What are your rights and responsibilities as a consumer? What are your legal options when it comes to unwanted direct marketing, needing to get out of a fixed-term agreement or finding that you’ve been sold a damaged item? The Consumer Protection Act 68 of 2008 (“CPA”) holds the answers to these questions and this blog will give you some useful info to keep in mind in everyday situations that may affect you.
What is the CPA?
The CPA aims to protect the consumer (that’s you) from potential abuse or dishonesty when using suppliers (shops, stores and service providers), as well as setting out good business practices for the supplier.
Your consumer rights and responsibilities are outlined in the CPA and they’re in effect any time you purchase products or make use of services.
The CPA and shopping
You have the right to shop where you choose, and suppliers aren’t allowed to intimidate or threaten you to get you to buy something. Prices and dates of promotions need to be clearly shown and suppliers aren’t allowed to lie about the benefits or uses of a product.
Also, suppliers aren’t allowed to unfairly discriminate against you on the basis of gender, sex, race, language, religion, disability, sexual orientation, marital status or for any other reason. If you feel you’ve been discriminated against, you have the right to file a complaint with the National Consumer Commission.
The CPA and direct marketing
Direct marketing is when businesses directly reaches out to advertise to you, whether through emails, SMSs, mail or phone calls. The CPA states that you have the right to choose how you’d like to receive this advertising and opt out whenever you choose to.
If you receive direct marketing that you don’t want, you can ask to be removed from their marketing list, use the opt out button or link, or reply STOP to an SMS. The supplier needs to respect your wishes and isn’t allowed to charge you for this request.
The CPA and Fixed-Term Agreements
When it comes to fixed-term agreements (such as your cell phone or internet contract), the CPA requires this type of contract to have a clear start and end date. Some agreements, like cell phone contracts, automatically renew once you’ve reached the end of the initial term, but you can cancel it permanently once it ends and you shouldn’t be charged a penalty.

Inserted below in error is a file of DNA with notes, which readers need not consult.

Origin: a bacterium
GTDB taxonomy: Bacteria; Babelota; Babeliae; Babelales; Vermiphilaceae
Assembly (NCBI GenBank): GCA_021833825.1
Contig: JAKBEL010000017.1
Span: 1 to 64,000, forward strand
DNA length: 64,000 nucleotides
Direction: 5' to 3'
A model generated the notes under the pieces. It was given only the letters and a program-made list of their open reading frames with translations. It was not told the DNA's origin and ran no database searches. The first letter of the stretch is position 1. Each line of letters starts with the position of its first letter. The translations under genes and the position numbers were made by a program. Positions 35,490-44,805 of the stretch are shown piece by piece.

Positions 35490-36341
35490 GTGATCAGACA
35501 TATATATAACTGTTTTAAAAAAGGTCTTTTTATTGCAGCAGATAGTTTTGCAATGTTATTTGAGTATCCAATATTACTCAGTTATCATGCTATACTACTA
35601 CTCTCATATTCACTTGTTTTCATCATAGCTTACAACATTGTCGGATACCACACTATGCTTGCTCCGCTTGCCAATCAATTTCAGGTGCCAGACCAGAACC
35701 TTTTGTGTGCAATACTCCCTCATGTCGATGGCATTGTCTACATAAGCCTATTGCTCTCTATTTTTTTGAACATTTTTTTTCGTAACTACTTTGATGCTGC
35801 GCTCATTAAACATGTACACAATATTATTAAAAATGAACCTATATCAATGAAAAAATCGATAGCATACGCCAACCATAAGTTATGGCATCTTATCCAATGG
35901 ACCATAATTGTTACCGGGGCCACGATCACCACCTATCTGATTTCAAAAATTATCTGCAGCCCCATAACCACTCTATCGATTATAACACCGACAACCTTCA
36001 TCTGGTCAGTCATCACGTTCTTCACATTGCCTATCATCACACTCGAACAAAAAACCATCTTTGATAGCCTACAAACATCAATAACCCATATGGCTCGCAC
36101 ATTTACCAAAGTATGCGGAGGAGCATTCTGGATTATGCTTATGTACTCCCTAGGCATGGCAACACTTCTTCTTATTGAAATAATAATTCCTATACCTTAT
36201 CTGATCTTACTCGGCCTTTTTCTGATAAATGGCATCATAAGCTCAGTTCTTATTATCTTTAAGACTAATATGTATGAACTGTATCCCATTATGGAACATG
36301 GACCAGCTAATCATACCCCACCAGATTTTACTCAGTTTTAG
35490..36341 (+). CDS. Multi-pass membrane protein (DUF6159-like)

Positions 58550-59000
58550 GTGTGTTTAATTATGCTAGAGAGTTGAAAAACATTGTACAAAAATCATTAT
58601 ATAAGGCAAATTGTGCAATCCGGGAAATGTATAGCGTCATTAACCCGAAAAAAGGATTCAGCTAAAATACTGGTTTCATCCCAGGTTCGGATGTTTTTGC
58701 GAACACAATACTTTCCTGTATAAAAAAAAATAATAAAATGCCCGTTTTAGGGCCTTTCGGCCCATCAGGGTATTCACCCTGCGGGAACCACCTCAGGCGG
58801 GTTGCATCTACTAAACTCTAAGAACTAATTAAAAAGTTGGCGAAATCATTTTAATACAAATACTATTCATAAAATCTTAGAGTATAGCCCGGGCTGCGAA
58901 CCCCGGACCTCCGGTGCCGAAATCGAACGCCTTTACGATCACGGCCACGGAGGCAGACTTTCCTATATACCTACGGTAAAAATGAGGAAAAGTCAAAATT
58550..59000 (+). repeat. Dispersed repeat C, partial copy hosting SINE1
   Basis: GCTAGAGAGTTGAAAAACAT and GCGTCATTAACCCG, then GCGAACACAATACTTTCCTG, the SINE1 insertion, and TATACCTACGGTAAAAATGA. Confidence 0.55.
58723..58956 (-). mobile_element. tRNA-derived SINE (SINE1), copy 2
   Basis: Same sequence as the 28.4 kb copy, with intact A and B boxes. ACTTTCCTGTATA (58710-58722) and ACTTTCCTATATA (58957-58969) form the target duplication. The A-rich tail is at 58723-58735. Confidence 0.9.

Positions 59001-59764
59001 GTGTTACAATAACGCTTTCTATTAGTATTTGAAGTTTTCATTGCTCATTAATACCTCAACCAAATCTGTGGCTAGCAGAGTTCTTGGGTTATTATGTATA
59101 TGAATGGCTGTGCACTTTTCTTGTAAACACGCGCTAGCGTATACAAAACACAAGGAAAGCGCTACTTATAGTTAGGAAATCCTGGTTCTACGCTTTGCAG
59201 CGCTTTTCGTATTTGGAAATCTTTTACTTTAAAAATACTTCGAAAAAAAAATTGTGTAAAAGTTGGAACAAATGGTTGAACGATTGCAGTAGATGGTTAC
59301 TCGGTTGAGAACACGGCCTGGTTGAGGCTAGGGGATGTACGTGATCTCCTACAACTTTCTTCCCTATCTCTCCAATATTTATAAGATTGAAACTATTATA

If you want to cancel a fixed-term agreement before it ends, you need to give the supplier 20 business days’ notice and you may be charged a reasonable penalty. Be sure to read the fine print though. Supplier agreements vary and once you’ve signed an agreement you’re bound to their terms.
The CPA, quotes and repairs
You are entitled to get a written quote from a supplier, regardless of whether you end up using that their products or services, and they aren’t allowed to ask for payment for the quote.
A supplier is not allowed to do any repairs or service without informing you first and getting your permission. You cannot be charged for repairs that were done without your permission or knowledge.
The CPA, damaged products and refunds
If you buy products that are damaged or unsafe, you can return them to the supplier for a refund, replacement or repair within 6 months, as long as you weren’t the one who damaged them. But if you deliberately damage a product that you weren’t intending to buy or cause damage by acting recklessly, the supplier has the right to charge you.
If you receive a product that’s delivered to you, you have the right to check it isn’t undamaged before signing for it.
Being aware of some of your rights is the key to staying protected and making sure you are treated fairly. There are many more aspects to the CPA, but hopefully this tour through the highlights helped you #LearnSomethingNew.